Upgrading from 1.x to 5.xedit

Before upgrading your Beats, please review the breaking changes doc.

In addition to the subsections here, please read Upgrading the Elasticsearch Mapping Template.

Migrating Configuration Filesedit

Beats 5.0 comes with several backwards incompatible configuration changes. However, we provide a script that can automatically fixup the most common settings in your configuration files.

You can find this script in the Beats download packages. For the .tar.gz and .zip archives, look under:

./scripts/migrate_beat_config_1_x_to_5_0.py

For the .deb and .rpm packages, look under the /usr/share/<beatname>/scripts/ folder, for example:

/usr/share/packetbeat/scripts/migrate_beat_config_1_x_to_5_0.py

Python 2.7 or later is required for executing the migration script.

To upgrade your configuration file automatically, simply pass it as an argument to the migration script, for example:

> ./scripts/migrate_beat_config_1_x_to_5_0.py packetbeat.yml
Backup file created: packetbeat.yml.bak

The script will automatically create a backup file and overwrite the input file with the upgraded version. You can also use the --dry option, which doesn’t modify the input file, but outputs the upgraded version to stdout instead.

Filebeat Registry File Location and Formatedit

Filebeat stores the read offset in a registry file that it persists to disk. The format of this file has changed in version 5.0, but Filebeat automatically upgrades the format on the first run, so there’s normally no action required on upgrading.

If you have installed Filebeat from the DEB or RPM packages, the location of the file stays the same as well (/var/lib/filebeat/registry). Also if you’ve installed Filebeat as a service on Windows, the location stays the same (C:\ProgramData\filebeat\registry).

If you are running Filebeat from the tar.gz archive, however, the location of the registry file has changed. In version 1.x it was by default named .filebeat in the current working directory. In version 5.0, it is data/registry relative to the binary location. For upgrading in this case, we recommend copying the .filebeat file to data/registry.

Upgrading Topbeat to Metricbeatedit

Note

When upgrading to Metricbeat, keep in mind that any data you’ve collected with Topbeat is not compatible with the 5.0 version of the Beats dashboards because the underlying event data structures have changed.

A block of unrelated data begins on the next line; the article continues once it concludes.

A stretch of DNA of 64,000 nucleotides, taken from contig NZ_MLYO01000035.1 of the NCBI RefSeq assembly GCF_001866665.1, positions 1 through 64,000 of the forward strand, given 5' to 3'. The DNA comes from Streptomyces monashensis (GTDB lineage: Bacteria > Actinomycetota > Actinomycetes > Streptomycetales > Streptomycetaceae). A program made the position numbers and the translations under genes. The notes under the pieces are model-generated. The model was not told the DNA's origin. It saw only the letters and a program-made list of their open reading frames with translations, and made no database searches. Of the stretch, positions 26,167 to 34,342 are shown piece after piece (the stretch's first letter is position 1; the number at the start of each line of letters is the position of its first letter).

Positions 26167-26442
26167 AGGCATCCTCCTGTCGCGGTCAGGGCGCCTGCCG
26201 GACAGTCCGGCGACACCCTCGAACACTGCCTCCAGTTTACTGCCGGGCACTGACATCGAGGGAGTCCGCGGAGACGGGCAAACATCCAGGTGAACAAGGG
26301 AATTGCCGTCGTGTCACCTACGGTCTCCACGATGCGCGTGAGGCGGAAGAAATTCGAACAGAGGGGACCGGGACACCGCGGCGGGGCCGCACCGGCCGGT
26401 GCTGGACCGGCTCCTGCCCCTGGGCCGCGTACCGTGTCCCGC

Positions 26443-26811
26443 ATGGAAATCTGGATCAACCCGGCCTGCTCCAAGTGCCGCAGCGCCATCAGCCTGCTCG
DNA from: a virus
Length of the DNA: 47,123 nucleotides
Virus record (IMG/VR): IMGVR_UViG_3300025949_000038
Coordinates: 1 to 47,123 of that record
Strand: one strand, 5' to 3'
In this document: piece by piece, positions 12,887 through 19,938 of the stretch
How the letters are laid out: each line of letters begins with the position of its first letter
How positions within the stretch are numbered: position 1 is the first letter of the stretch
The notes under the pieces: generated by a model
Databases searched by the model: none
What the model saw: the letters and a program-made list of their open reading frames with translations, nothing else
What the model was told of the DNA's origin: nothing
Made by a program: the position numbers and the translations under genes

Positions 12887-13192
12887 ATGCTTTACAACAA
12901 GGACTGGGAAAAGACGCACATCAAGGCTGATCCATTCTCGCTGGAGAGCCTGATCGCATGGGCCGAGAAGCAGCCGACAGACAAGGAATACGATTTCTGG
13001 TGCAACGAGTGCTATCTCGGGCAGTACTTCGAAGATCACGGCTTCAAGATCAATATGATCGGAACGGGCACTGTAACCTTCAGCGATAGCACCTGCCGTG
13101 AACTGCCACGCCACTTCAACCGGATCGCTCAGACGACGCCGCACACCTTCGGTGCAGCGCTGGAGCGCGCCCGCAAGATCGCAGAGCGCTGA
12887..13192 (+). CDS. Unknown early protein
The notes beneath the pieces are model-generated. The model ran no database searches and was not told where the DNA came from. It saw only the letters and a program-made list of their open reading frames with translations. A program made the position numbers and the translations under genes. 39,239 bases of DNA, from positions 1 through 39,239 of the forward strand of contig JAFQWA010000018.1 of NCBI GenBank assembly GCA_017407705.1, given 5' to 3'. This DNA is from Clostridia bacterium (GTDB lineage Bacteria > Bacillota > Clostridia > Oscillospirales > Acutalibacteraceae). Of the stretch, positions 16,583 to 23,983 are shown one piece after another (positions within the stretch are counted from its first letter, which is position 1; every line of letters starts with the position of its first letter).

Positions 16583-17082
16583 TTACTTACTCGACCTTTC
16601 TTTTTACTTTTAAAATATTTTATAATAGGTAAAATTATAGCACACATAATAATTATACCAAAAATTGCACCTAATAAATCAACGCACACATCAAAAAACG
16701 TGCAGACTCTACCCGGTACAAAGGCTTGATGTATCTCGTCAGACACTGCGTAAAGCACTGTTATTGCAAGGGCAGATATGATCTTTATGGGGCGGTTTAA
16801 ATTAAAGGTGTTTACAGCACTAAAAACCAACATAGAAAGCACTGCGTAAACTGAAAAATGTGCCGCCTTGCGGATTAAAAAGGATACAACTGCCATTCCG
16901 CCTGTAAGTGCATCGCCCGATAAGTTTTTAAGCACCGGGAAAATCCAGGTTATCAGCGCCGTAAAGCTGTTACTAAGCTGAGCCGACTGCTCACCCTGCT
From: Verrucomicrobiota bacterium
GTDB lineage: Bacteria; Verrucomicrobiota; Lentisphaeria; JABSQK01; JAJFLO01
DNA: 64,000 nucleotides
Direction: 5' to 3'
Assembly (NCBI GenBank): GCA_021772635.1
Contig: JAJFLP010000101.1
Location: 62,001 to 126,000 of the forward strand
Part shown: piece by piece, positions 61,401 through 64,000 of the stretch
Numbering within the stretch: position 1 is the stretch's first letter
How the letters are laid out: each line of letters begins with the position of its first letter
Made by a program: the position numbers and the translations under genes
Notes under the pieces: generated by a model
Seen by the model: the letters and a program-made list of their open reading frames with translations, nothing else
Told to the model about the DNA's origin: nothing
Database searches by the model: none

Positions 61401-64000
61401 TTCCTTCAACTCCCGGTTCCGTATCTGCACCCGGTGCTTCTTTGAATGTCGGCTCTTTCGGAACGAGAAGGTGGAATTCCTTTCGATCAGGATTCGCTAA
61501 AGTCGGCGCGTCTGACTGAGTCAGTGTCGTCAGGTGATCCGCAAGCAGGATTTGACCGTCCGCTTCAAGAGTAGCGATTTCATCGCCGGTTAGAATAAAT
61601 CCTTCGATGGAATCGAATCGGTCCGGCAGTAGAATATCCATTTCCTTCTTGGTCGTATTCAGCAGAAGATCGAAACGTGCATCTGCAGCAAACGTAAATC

With the Beats 5.0 release, Topbeat is replaced by Metricbeat, which offers more functionality. More precisely, the Topbeat functionality is roughly equivalent to the "system" module in Metricbeat.

While there is no automatic way to convert a Topbeat configuration file to the equivalent of a Metricbeat configuration file, both configurations are simple enough that migrating shouldn’t take long.

For example, this is the input section of the Topbeat configuration file:

input:
  # In seconds, defines how often to read server statistics
  period: 10

  # Regular expression to match the processes that are monitored
  # By default, all the processes are monitored
  procs: [".*"]

  # Statistics to collect (all enabled by default)
  stats:
    # per system statistics, by default is true
    system: true

    # per process statistics, by default is true
    process: true

    # file system information, by default is true
    filesystem: true

    # cpu usage per core, by default is false
    cpu_per_core: false

And here is the equivalent configuration for the system module in Metricbeat:

metricbeat.modules:

#------------------------------- System Module -------------------------------
- module: system
  metricsets:
    # CPU stats
    - cpu

    # System Load stats
    - load

    # Per filesystem stats
    - filesystem

    # Memory stats
    - memory

    # Network stats
    - network

    # Per process stats
    - process
  enabled: true
  period: 10s
  processes: ['.*']

The remaining configuration options (outputs, name, tags) stay the same or can be upgraded using the migration script.